The last section on nature is surprisingly refreshing. The author takes a very reasonable middle ground and states that man has control over nature, but he also needs to protect and nurture if for future generations. He advocates against littering and unnecessary destruction of nature, but stays clear of anything resembling environmentalism.


Chapter 9: Principles of Obedience

This next chapter is completely about a child’s obedience. Much of this seems to focus on a child’s complete obedience to their parents. This is important in his mind as it also reinforces and completes the mandate to honor your parents mentioned earlier in the book.

I will continue to post this song when I talk about this topic because my parents used it to remind me of my biblical need for obedience to my parents.

Gary starts off with some very strong initial language that very much mirrors the song I posted.

“Teach him to obey according to the character of true obedience – immediately, completely, without challenge, and without complaint.”

p 147-148 Growing Kids God’s Way

Gary states that this is much harder on the parent than it is the child. And that this precept hinges on a parents resolve and commitment. A parent must be willing to hold their children to what Gary sees as god’s standard.

“What is the nature of God’s standard? According to 1 Samuel 15:22-23, God requires obedience from His children above all else…..’Behold, to obey is better than sacrifice and to heed than the fat of rams. For rebellion is as the sin of witchcraft, and stubbornness (insubordination) is as iniquity and idolatry.’ God puts a premium on obedience.”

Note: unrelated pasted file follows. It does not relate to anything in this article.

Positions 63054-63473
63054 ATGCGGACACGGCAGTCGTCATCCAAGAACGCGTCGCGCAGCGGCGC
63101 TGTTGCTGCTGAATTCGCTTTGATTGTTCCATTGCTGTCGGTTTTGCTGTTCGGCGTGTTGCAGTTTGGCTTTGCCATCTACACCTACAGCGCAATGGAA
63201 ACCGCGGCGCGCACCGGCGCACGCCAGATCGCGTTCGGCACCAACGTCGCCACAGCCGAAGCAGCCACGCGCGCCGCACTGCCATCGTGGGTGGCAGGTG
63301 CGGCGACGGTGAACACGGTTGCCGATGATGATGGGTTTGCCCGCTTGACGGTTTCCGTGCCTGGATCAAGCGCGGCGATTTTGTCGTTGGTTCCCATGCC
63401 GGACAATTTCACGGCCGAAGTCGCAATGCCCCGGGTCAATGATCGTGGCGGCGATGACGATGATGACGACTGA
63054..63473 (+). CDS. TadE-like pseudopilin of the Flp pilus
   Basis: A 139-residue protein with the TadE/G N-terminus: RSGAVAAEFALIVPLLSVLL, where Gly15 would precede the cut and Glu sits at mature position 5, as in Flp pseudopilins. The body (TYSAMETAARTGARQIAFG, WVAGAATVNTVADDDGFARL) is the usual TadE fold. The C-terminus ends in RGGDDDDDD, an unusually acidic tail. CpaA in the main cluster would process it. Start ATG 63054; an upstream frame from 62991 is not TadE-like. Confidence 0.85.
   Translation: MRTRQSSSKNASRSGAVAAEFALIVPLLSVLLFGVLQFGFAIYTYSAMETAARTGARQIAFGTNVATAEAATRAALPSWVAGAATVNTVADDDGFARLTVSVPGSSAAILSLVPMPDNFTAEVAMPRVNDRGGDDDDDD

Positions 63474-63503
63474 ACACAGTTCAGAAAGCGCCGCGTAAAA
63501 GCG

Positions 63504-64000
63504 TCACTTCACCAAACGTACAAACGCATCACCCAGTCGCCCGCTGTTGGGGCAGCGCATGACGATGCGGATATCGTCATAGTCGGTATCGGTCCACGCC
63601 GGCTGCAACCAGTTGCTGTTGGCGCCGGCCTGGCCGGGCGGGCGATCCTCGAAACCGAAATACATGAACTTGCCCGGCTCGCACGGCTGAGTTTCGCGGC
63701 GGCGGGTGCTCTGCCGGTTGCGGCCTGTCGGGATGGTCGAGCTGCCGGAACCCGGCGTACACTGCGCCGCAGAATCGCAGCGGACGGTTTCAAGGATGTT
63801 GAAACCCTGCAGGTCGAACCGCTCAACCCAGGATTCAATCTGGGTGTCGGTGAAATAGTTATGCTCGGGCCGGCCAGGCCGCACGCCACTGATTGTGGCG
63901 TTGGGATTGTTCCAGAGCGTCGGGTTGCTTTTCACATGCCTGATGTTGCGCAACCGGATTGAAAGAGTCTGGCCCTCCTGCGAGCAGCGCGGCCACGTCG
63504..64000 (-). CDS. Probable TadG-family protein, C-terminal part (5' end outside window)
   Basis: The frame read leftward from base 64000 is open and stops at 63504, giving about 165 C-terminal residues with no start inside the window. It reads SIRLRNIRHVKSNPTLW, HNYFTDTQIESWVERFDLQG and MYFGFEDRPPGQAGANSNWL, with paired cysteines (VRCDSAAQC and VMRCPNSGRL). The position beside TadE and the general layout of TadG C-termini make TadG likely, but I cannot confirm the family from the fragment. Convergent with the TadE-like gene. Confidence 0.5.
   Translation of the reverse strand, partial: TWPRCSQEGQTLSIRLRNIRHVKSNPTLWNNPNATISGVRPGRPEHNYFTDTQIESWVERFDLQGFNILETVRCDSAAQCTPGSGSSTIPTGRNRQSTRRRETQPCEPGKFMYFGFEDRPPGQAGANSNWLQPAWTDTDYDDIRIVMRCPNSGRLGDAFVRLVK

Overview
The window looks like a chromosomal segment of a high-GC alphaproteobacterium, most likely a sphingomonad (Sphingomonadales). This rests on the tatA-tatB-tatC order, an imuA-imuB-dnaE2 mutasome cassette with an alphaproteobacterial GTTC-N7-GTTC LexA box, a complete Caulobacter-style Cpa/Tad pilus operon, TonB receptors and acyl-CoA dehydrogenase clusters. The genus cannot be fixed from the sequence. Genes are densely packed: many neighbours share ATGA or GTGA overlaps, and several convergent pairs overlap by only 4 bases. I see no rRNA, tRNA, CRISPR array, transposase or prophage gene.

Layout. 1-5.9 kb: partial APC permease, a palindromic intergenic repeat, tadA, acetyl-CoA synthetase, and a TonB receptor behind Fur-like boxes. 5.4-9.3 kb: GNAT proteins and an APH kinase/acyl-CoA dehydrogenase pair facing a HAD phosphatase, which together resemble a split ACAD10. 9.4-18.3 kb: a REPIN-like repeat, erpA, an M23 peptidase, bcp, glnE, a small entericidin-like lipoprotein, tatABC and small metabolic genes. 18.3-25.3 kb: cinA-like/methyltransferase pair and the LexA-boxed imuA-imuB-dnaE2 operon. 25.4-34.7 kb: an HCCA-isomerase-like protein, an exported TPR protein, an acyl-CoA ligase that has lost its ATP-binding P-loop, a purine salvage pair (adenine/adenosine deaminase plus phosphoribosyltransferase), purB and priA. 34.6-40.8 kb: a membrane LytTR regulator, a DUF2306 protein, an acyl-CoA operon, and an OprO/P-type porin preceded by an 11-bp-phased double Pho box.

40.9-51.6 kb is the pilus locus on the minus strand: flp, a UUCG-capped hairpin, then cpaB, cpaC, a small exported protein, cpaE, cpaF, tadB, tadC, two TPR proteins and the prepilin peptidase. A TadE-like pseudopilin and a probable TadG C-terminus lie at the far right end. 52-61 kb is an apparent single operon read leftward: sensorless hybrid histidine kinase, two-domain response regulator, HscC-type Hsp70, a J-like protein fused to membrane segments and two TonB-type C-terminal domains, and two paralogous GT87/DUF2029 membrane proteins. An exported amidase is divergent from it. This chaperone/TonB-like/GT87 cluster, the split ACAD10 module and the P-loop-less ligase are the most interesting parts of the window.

p 148 Growing Kids God’s Way – Parentheses is original author’s and was not added

He warns parents to avoid putting off discipline if a child does not obey right away. In his eyes a parent should not have to repeat themselves if a child doesn’t obey. At that point discipline should be enacted instead of allowing the child to just receive a warning.

The next warning is not to bribe your children to obey. Any type of bartering or bribery is a false motivator. And Gary states this type of motivator to obedience only creates selfishness in a child.

The last warning to parents is that they should not compromise in the heat to the moment with a child. Compromise or negotiation indicates to a child that the parents authority is also open to negotiation. According to the author this can completely undermine the parent’s authority.